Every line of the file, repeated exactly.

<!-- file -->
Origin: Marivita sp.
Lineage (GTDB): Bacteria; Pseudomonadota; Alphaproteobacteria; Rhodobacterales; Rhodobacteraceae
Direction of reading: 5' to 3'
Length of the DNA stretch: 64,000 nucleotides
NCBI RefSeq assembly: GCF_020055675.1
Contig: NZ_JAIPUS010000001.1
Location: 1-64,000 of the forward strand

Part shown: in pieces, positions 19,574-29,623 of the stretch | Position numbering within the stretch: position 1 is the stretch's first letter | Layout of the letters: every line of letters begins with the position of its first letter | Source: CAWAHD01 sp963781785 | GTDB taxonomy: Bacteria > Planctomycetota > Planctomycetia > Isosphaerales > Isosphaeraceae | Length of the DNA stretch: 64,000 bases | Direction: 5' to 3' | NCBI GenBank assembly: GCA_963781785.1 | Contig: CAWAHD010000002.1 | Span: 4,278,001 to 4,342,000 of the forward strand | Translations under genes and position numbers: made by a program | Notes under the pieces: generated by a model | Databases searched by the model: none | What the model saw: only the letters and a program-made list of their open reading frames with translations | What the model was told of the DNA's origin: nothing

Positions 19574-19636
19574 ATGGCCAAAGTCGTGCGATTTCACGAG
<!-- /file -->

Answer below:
Origin: Marivita sp.
Lineage (GTDB): Bacteria; Pseudomonadota; Alphaproteobacteria; Rhodobacterales; Rhodobacteraceae
Direction of reading: 5' to 3'
Length of the DNA stretch: 64,000 nucleotides
NCBI RefSeq assembly: GCF_020055675.1
Contig: NZ_JAIPUS010000001.1
Location: 1-64,000 of the forward strand

Part shown: in pieces, positions 19,574-29,623 of the stretch | Position numbering within the stretch: position 1 is the stretch's first letter | Layout of the letters: every line of letters begins with the position of its first letter | Source: CAWAHD01 sp963781785 | GTDB taxonomy: Bacteria > Planctomycetota > Planctomycetia > Isosphaerales > Isosphaeraceae | Length of the DNA stretch: 64,000 bases | Direction: 5' to 3' | NCBI GenBank assembly: GCA_963781785.1 | Contig: CAWAHD010000002.1 | Span: 4,278,001 to 4,342,000 of the forward strand | Translations under genes and position numbers: made by a program | Notes under the pieces: generated by a model | Databases searched by the model: none | What the model saw: only the letters and a program-made list of their open reading frames with translations | What the model was told of the DNA's origin: nothing

Positions 19574-19636
19574 ATGGCCAAAGTCGTGCGATTTCACGAG